> stakeholder (*except* the Hoopa Valley Tribe) is working diligently
> through the Klamath Settlement Agreements to remove these dams by 2020, not
> to relicense them! The pending 401 Relicensing Application process is
> suspended while Settlement Agreement efforts toward dam removal are being
> worked on. Forcing PacifiCorp and the Water Board to instead move forward
> with the current 401 Certification process for relicensing is merely a
> devious way to try to sabotage the KIamath Settlement Agreement, which the
> Hoopa Valley Tribe has short-sightedly pledge itself to doing. The end
> result of such a process will only be years of tangled and expensive
> litigation, *and may even be partial or total relicensing!*
> In short, this current Petition is *highly deceptive*, only peripherally
> about algaecides, is based on a number of *false assumptions*, and
> unfortunately has little to do, in the body of the Petition, with what it
> is purported to be all about.
> Most people in the basin, including myself, strongly oppose more use of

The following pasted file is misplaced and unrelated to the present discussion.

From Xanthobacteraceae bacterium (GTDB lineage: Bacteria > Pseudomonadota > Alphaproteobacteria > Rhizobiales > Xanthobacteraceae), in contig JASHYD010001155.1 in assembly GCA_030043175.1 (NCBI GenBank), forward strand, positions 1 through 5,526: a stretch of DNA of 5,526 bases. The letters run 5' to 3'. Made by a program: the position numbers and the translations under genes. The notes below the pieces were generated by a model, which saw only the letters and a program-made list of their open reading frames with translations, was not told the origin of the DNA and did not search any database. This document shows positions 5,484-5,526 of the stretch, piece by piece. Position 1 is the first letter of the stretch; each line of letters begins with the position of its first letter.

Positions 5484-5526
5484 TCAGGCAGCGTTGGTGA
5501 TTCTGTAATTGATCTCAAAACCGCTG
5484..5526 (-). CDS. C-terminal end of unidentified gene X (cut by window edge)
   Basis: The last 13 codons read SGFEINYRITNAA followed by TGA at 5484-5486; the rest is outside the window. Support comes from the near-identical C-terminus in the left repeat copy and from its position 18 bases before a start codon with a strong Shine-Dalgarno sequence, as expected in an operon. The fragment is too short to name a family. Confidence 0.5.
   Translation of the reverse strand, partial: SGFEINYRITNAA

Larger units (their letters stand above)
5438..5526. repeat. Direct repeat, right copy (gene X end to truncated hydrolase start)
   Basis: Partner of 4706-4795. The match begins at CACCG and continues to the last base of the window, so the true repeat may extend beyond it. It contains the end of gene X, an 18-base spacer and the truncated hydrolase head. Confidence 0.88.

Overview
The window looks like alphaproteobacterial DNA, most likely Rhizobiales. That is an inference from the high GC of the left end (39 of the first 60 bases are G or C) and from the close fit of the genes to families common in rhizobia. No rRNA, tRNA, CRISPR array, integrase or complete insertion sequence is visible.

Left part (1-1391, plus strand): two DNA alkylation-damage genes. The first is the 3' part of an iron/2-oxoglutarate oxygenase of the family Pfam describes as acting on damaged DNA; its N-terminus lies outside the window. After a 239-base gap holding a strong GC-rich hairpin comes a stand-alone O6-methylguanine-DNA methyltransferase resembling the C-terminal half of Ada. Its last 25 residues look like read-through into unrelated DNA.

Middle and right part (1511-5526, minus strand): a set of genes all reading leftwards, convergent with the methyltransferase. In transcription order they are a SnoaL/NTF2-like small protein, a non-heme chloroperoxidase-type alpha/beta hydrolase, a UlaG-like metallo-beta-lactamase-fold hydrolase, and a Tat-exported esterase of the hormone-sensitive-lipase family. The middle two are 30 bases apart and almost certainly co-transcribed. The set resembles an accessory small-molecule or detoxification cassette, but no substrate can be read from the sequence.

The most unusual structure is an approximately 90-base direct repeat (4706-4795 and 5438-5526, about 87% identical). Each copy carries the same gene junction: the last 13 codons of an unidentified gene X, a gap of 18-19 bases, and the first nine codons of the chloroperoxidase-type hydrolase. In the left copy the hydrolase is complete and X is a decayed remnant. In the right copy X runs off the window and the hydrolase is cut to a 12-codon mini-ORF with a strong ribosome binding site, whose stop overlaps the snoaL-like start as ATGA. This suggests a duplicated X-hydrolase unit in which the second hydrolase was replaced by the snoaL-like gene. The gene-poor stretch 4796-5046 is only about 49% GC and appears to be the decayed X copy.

> algaecides in the river and would sign a Petition that was *only *about
> that issue in a heartbeat. But deceptively using this one "hot-button
> issue" as a ruse to sabotage a Settlement Agreement that the Yurok Tribe,
> Karuk Tribe, Klamath Tribes, Humboldt County and more than 40 other major
> Klamath Basin stakeholder groups have agreed to -- and which represents the
> most certain way to get these four dams down within the shortest period of
> time --* does everyone a great disservice! * Its authors should be
> ashamed of themselves!
> Glen H. Spain, NW Regional Director
> Pacific Coast Federation of Fishermen's Associations (PCFFA)
> PO Box 11170, Eugene, OR 97440-3370
> O:(541)689-2000 -- Fax:(541)689-2500
> Email: fish1ifr at aol.com
> Home Page: www.pcffa.org